Today, Zero Trust is the subject of much discussion and debate; for instance, is Zero Trust doable in reality or more so in theory?
As many are aware, Zero Trust is a concept that deems everyone (employees, freelancers and vendors) and everything (datacenters, applications and devices) must be verified before being allowed into a network perimeter – whether they are on the inside or the outside of an organization.
The Fourth District Court of Louisiana has been hit by ransomware. Hacking group/ransomware strain Conti has claimed the attack on the US Court, and published apparent proof of the attack on its dark web page this week, CBR reports.
Trend Micro Incorporated released survey results that show smart home devices and their apps represent a major weak link in the corporate cybersecurity chain as the lines between work and home life increasingly blur.
The Cybersecurity and Infrastructure Security Agency (CISA), in partnership with the Election Assistance Commission (EAC), released the Election Risk Profile Tool, a user-friendly assessment tool to equip election officials and federal agencies in prioritizing and managing cybersecurity risks to the Election Infrastructure Subsector.
When NSA and the National Cryptologic Museum Foundation (NCMF) break ground on the proposed Cyber Center for Education and Innovation (CCEI) on the campus of NSA-Washington (NSAW), it will culminate many years of hard work and commitment shared by the two partners. The state-of-the-art CCEI will offer over 70,000 square-feet of conference space and classrooms, providing a venue focused on delivering programs that encourage government, industry, and academia to share insights, knowledge, and resources to strengthen cybersecurity across the Nation.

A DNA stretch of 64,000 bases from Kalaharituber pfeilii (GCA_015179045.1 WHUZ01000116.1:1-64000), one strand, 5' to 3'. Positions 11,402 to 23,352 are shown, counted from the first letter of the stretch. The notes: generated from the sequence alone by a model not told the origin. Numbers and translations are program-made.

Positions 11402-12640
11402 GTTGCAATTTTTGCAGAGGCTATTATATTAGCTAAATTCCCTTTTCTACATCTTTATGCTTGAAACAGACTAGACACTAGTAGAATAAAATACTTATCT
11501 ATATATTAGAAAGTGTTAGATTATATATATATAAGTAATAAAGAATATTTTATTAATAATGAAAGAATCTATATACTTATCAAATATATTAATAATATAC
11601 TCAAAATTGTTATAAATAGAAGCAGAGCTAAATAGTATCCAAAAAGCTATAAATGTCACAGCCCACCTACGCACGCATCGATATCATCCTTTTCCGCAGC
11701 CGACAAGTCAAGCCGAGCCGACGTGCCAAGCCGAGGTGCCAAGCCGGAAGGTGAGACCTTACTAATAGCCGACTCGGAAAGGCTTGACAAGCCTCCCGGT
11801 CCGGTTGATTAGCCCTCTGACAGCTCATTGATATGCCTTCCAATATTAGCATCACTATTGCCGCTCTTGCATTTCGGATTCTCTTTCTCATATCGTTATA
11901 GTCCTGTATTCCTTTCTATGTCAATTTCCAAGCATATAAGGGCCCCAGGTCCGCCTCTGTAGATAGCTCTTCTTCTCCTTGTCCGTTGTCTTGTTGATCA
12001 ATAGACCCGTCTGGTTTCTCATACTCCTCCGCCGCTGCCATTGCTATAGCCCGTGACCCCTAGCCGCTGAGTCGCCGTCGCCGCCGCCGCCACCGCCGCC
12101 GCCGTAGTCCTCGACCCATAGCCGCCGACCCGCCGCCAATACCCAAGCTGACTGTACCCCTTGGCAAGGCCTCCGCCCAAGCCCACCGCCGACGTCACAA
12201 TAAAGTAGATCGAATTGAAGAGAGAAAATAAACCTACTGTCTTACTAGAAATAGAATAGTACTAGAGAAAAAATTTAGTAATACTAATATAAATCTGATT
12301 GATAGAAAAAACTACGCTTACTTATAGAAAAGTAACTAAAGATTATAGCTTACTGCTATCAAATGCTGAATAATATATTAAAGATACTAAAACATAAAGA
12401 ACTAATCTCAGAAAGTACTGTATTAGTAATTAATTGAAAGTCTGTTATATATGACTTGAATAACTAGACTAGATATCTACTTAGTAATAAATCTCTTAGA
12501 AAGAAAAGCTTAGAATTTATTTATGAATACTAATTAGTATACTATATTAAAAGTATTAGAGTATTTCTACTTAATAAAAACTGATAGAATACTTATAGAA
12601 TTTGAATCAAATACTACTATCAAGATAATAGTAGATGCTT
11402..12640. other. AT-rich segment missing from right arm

Organizations may consider adopting an adaptive risk-based trust approach to securing their privileged access. This approach uses least-privilege, zero-trust as a baseline for how organizations build trust scores which will then be used to determine the level of security which is required to gain access to the cloud, and specific applications and systems.
In Spring 2020 as the COVID-19 pandemic was starting to spread across the globe, a survey of approximately 250 U.S. consumers commissioned by Awake Security found that the two threats from the DHS list that worry Americans most are cyberattacks on core infrastructure (electric, water, transportation etc.) and cyberattacks on corporations.
Diving deeper into the results surfaces something that is contrary to the popular narrative: consumers take responsibility for their personal cybersecurity and even help out those around them. They hold the government and enterprises ultimately accountable, but also understand the role each individual has to play.
Recently, two teens and a young adult infiltrated one of Silicon Valley’s biggest companies in a high-profile hack – and the biggest ever for Twitter. Authorities say the 17-year-old “mastermind” used social engineering tactics to convince a Twitter employee that he also worked in the IT department and gained access to Twitter’s Customer Service Portal. The 130-account takeover proved unique, as it was fundamentally a dramatic manipulation of trust and could have had far more world-changing consequences if the attackers had the aspirations of say, a dangerous fringe group versus that of a teenager. There are a few takeaways to learn here, especially when it comes to considering redefining what we classify as “critical infrastructure” and what must be protected at all costs.
This month in Security magazine, we bring you our 2020 Most Influential People in Security annual report, where we highlight 22 industry leaders, their path to security, careers, goals and guidance for future security professionals. Industry experts discuss the evolution of ransomware, houses of worship security, cybersecurity standards, security careers in investigations and the unifying power of security. Diane Ritchey, past Editor-in-Chief, says goodbye and thank you to our readers.